People from all walks of life are affected by drug abuse and addiction. While men across age groups are more likely to develop substance use disorders, many women are at equal risk for substance abuse and addiction. Drug addiction in women is increasingly common and is often most successfully treated with women’s addiction treatment programs. These programs provide women the space, solidarity, and support they need to recover.
If you or a woman you love needs support for substance abuse or addiction, A Better State can help. Our outpatient programs provide flexible, holistic care emphasizing trauma-informed recovery. Call us at 781.412.1488 to learn more about our dual diagnosis programs for men and women and find the help you need with our women’s addiction treatment.
Understanding Drug Abuse in Women and Men
While many people may compare men versus women and drug addiction statistics, it is important to consider common factors that lead women to substance abuse. Both men and women are more likely to struggle with substance abuse if they have a co-occurring mood disorder. A co-occurring mood disorder might include post-traumatic stress disorder (PTSD), anxiety, depression, and bipolar disorder. Unresolved trauma, gender biases, and chronic pain can influence substance use and abuse for many women.
Today, women often struggle with the pressures of motherhood, sexual abuse, pregnancy, menstruation, work-life stressors, and economic worries and anxiety. Unfortunately, women usually have more difficulty getting mental and physical health diagnoses and support, which can lead to self-medicating for their physical and emotional pain.
What Is Women’s Addiction Treatment?
Women’s addiction treatment is just what it sounds like: treatment programs designed just for women. Often, women in recovery are more comfortable around other women. A women-only program can help those working through sexual trauma feel more comfortable during group therapy. It also provides a safe community where women are not encouraged to compete with one another.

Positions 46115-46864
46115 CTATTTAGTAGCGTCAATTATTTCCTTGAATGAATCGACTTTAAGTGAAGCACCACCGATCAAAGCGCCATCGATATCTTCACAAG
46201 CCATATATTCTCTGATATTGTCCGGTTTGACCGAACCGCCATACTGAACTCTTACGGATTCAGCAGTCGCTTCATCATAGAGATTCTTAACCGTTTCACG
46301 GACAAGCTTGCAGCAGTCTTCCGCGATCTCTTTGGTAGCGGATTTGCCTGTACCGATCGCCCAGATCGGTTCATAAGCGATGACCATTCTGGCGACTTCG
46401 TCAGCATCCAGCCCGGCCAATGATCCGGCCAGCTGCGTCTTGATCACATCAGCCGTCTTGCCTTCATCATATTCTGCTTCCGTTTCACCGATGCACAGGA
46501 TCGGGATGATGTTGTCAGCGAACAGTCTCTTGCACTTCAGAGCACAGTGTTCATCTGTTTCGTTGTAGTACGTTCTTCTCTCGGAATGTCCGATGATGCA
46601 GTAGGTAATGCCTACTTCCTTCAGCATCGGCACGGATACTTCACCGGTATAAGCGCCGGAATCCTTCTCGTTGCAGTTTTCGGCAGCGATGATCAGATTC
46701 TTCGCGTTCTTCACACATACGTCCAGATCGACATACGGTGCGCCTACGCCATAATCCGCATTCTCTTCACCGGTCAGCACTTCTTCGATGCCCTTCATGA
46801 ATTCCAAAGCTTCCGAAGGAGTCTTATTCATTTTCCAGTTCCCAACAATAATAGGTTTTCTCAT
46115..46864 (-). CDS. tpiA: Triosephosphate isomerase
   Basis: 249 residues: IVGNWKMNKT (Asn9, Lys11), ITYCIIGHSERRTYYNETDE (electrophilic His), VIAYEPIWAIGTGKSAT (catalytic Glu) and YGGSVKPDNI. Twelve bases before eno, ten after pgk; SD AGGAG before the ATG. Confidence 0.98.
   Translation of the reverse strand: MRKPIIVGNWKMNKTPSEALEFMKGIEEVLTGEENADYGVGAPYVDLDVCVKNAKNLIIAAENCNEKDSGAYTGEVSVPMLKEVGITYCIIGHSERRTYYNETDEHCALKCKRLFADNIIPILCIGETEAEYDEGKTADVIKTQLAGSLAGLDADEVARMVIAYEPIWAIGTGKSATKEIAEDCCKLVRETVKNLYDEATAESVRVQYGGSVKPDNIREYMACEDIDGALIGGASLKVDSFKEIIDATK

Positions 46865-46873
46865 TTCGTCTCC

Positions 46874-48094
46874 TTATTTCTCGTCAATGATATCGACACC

Unfortunately, in today’s world, many women struggle to feel supported by other women. Women’s addiction treatment provides an excellent place for women to begin healing together. Shared experiences of menstruation, motherhood, and different experiences unique to women can help each woman in a treatment program relate to others and understand how addiction affects their gender. This type of supportive environment can help women feel more comfortable opening up about their struggles with addiction and seeking help.
Benefits of Women’s Addiction Treatment in New Hampshire
There are no men vs. women dynamics in women’s addiction treatment programs. For many women, this brings a sense of relief, safety, and space to be themselves. Early recovery requires clients to shift their behaviors, thought patterns, and belief systems in a few weeks. For many women, these shifts are more effortless around other women.
At A Better State, we understand women’s unique pressures in today’s busy world. Our women’s rehab program provides a safe, inclusive space for women to heal with other women. With flexible outpatient programs, women at A Better State don’t have to compromise their level of care or their schedules. Our daytime and evening outpatient programs include diverse traditional and alternative therapies for holistic recovery. Programs at A Better State include:
- Cognitive-behavioral therapy
- Dialectical behavior therapy
- Individual therapy
- Group therapy
- Family therapy
- 12 step programs
- Art therapy
- Yoga therapy
- Trauma therapy
- Mindfulness meditation therapy
- Transitions to sober living
- Dual diagnosis
With PHP, IOP, and traditional outpatient care, A Better State has the program to fit your needs and lifestyle.
Call A Better State to Begin Women’s Addiction Treatment
If you or a woman you know is ready to take a step towards sobriety, A Better State is here to help. Call us now at 781.412.1488 to learn about drug addiction in women and the addiction treatment and mental health programs we offer in New Hampshire.